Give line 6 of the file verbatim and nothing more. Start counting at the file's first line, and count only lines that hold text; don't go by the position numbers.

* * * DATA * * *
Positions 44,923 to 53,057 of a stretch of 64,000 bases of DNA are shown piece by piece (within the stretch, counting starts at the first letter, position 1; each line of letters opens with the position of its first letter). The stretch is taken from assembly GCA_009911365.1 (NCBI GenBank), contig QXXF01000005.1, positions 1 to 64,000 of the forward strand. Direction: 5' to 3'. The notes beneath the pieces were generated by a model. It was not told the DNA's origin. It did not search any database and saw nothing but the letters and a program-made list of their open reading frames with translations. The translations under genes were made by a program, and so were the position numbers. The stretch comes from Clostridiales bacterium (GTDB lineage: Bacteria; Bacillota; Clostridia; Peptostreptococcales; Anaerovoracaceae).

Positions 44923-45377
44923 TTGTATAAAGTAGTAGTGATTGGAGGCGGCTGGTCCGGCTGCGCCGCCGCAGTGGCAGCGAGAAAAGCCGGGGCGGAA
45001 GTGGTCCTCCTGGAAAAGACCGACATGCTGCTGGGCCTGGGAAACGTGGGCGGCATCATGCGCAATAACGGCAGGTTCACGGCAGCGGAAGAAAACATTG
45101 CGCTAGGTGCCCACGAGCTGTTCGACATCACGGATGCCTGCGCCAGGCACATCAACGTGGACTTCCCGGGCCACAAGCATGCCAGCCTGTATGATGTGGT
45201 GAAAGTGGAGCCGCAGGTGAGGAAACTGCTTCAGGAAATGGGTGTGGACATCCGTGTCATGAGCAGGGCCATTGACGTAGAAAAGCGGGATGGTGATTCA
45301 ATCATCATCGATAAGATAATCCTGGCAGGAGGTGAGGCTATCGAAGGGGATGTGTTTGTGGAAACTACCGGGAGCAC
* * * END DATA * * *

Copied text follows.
45201 GAAAGTGGAGCCGCAGGTGAGGAAACTGCTTCAGGAAATGGGTGTGGACATCCGTGTCATGAGCAGGGCCATTGACGTAGAAAAGCGGGATGGTGATTCA